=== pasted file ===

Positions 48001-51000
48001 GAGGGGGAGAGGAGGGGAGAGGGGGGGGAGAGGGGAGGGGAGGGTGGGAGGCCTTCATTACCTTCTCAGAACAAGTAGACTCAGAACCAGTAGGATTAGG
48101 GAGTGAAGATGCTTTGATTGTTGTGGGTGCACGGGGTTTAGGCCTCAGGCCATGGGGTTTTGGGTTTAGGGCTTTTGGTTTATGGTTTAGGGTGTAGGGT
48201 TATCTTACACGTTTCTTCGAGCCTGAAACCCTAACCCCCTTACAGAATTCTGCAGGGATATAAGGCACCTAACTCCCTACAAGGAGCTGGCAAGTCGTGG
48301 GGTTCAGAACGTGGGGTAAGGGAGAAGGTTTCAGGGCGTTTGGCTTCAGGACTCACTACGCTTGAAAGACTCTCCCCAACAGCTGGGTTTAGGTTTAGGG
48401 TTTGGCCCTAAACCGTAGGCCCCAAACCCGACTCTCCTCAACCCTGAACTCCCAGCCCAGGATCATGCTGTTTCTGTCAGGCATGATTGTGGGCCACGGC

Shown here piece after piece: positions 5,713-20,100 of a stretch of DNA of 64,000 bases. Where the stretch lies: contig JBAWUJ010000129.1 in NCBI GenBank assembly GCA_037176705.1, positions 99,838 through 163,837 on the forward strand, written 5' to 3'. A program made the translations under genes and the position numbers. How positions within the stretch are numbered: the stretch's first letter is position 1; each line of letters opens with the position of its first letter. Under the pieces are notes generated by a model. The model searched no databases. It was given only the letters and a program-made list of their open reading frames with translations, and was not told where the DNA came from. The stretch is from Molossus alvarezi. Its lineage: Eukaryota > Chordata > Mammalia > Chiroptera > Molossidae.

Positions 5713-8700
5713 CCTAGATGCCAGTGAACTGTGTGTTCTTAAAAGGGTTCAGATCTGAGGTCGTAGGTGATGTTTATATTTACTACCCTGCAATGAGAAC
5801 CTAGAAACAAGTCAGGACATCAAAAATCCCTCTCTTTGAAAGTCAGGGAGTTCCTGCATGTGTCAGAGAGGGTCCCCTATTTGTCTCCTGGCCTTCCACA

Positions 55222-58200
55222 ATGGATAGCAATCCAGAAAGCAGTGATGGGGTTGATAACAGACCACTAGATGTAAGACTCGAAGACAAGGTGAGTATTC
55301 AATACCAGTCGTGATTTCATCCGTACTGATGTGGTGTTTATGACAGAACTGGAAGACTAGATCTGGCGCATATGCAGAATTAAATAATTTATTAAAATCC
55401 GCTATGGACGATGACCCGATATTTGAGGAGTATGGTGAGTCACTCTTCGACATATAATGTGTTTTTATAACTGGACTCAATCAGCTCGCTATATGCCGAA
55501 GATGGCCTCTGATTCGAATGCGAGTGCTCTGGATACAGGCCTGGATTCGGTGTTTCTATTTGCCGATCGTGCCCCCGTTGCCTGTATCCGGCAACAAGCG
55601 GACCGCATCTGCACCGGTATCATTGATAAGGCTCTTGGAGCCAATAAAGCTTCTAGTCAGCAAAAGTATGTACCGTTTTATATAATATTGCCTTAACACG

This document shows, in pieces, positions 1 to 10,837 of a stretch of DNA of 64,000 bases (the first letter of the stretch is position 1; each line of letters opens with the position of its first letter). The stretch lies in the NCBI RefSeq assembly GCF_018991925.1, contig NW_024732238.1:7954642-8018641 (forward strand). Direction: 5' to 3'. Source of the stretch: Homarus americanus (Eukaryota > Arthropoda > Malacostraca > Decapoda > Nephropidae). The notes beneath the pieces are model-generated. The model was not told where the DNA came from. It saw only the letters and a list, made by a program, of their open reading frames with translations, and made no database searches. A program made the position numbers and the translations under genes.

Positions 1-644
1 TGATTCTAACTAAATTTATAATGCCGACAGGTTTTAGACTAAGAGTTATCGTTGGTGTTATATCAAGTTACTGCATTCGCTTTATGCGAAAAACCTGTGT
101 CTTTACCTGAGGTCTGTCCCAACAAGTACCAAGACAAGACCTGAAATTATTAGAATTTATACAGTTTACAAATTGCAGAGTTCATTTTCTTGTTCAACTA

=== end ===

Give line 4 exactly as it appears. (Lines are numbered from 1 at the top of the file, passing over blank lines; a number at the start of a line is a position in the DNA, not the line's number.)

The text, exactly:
48201 TATCTTACACGTTTCTTCGAGCCTGAAACCCTAACCCCCTTACAGAATTCTGCAGGGATATAAGGCACCTAACTCCCTACAAGGAGCTGGCAAGTCGTGG